Hit & Run

"I'm probably the only district judge with this many tattoos"

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The Houston Chronicle has an interesting profile of Kevin Fine, a criminal defense attorney and self-described former drug addict who was elected this month as a Texas district court judge. From the story:

The devil tattooed on Kevin Fine's upper arm holds a razor blade, a mirror and an eight ball symbolizing cocaine. His forearm sports a tattoo of Jesus holding up a man who has collapsed amid the waves of a massive storm.

[…]

The crumpled man in Jesus' arms is a metaphor for the way he later faced his own skeletons and weathered the problems of addiction, said Fine, a criminal defense lawyer who will take the bench in January.

Fine believes he is qualified to help those who truly want to battle their own demons and says he'll be able to spot the phonies.

As the story notes, Fine will be replacing incumbent Judge Devon Anderson, whose responsibilities currently include volunteering one day per week at Harris County's "drug court," where judges determine whether or not to mandate certain drug offenders into treatment facilities rather than locking them up behind bars. "Fine said he plans to volunteer for the drug court after a year of learning the ropes as a new judge," the Chronicle reports.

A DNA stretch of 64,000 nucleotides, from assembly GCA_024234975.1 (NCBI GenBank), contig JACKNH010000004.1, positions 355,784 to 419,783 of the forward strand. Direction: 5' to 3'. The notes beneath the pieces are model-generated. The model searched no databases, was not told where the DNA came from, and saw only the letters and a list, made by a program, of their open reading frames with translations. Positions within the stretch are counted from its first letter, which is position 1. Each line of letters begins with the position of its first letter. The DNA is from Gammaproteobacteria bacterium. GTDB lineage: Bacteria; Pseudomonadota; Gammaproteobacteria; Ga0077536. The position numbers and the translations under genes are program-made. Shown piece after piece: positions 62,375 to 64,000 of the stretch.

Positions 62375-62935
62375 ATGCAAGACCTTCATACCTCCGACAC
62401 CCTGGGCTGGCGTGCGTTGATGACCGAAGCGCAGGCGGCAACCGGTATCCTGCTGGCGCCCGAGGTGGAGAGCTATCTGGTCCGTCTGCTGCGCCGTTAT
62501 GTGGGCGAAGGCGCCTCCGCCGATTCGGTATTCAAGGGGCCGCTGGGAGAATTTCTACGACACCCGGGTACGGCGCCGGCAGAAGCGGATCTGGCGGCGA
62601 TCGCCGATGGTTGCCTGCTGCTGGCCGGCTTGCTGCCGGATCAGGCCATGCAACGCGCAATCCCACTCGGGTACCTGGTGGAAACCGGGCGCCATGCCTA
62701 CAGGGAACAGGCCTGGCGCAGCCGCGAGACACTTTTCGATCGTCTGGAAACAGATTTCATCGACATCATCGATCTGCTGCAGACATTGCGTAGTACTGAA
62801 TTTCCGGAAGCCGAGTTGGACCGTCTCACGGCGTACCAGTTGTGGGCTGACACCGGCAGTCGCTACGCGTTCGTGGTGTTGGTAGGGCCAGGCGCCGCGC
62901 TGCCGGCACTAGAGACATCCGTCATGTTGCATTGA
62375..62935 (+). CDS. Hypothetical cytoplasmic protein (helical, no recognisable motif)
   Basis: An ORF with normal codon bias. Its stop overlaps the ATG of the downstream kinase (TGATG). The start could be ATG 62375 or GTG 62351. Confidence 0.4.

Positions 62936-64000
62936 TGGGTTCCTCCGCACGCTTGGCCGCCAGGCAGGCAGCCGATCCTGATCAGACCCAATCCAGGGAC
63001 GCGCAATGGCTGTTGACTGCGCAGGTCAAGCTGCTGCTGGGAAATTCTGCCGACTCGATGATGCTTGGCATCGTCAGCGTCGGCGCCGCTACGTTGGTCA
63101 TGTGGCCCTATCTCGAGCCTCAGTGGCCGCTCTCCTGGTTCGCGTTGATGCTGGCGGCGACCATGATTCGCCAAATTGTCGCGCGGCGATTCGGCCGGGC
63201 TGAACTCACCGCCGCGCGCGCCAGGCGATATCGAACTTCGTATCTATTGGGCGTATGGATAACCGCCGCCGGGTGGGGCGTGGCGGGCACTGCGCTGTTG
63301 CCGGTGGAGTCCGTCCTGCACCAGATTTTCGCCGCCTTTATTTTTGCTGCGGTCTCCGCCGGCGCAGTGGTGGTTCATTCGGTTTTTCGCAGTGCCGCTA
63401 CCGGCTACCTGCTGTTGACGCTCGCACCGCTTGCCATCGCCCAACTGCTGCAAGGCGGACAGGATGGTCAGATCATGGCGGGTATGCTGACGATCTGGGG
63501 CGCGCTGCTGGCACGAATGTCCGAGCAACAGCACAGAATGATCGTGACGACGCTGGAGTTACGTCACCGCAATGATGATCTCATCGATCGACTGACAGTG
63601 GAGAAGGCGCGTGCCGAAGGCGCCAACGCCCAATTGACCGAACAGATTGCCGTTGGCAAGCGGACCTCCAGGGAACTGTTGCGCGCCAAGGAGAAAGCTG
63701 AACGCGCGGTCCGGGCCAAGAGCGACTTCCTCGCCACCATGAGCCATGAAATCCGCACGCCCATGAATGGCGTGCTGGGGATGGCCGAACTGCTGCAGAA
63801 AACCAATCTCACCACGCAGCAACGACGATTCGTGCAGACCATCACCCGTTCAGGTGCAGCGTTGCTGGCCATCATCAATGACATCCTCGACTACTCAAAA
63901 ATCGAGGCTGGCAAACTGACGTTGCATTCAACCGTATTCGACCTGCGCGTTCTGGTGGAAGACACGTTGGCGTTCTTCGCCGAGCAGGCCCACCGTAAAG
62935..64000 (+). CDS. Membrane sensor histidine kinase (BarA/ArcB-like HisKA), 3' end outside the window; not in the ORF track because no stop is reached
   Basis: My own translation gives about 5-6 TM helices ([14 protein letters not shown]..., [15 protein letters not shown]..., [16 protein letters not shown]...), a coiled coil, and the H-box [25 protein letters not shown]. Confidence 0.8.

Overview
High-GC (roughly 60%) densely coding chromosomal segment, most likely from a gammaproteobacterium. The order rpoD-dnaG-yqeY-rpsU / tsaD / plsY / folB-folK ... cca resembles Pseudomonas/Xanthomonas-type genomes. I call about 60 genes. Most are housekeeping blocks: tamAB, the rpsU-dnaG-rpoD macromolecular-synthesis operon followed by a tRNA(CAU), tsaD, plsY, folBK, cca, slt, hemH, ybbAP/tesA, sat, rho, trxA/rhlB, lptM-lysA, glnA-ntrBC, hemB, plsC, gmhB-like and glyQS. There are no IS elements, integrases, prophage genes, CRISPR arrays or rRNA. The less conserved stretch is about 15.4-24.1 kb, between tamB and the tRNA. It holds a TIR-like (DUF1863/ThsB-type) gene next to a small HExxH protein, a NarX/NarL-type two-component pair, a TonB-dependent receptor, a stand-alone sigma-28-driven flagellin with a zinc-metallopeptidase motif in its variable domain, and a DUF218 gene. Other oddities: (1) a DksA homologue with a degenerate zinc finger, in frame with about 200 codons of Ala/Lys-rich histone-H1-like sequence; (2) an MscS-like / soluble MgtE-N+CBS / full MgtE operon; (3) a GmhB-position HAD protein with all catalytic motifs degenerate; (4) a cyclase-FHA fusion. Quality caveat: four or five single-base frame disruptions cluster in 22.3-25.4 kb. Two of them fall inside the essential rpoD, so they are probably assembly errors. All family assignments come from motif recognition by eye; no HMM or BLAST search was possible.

This certainly raises some interesting questions: Will having a self-described former addict who is able to spot the "phonies" be good news for Harris County's drug offenders? More importantly, are drug courts that deal out treatment rather than incarceration really mitigating the Drug War's negative impact? It's obviously hard to argue that getting sent to drug treatment is worse than going to jail or prison, but does that mean that this sort of mandatory treatment is something that Drug War opponents should support? Here's what Thomas Szasz had to say on the subject in an interview with Jacob Sullum in February 2000:

Reason: In the area of drug policy, you've criticized the idea of shifting from a criminal justice approach to a "medical" or "public health" model, which you say would only reinforce the therapeutic state. But if a drug offender who might otherwise go to jail can instead undergo "treatment"—which is now the case in Arizona, for example—isn't he better off, even if the treatment is bogus?

Szasz: He may be better off in the sense in which a Jew in 15th-century Spain may have been better off converting to Christianity than being tortured. But I reject the dilemma. One of these so-called treatment options may be less punitive for the subject. But the side effect is that it reinforces the legitimacy of this kind of medical autocracy.

Full Houston Chronicle story on Fine here. reason's interview with Szasz here.

(Chronicle story via How Appealing)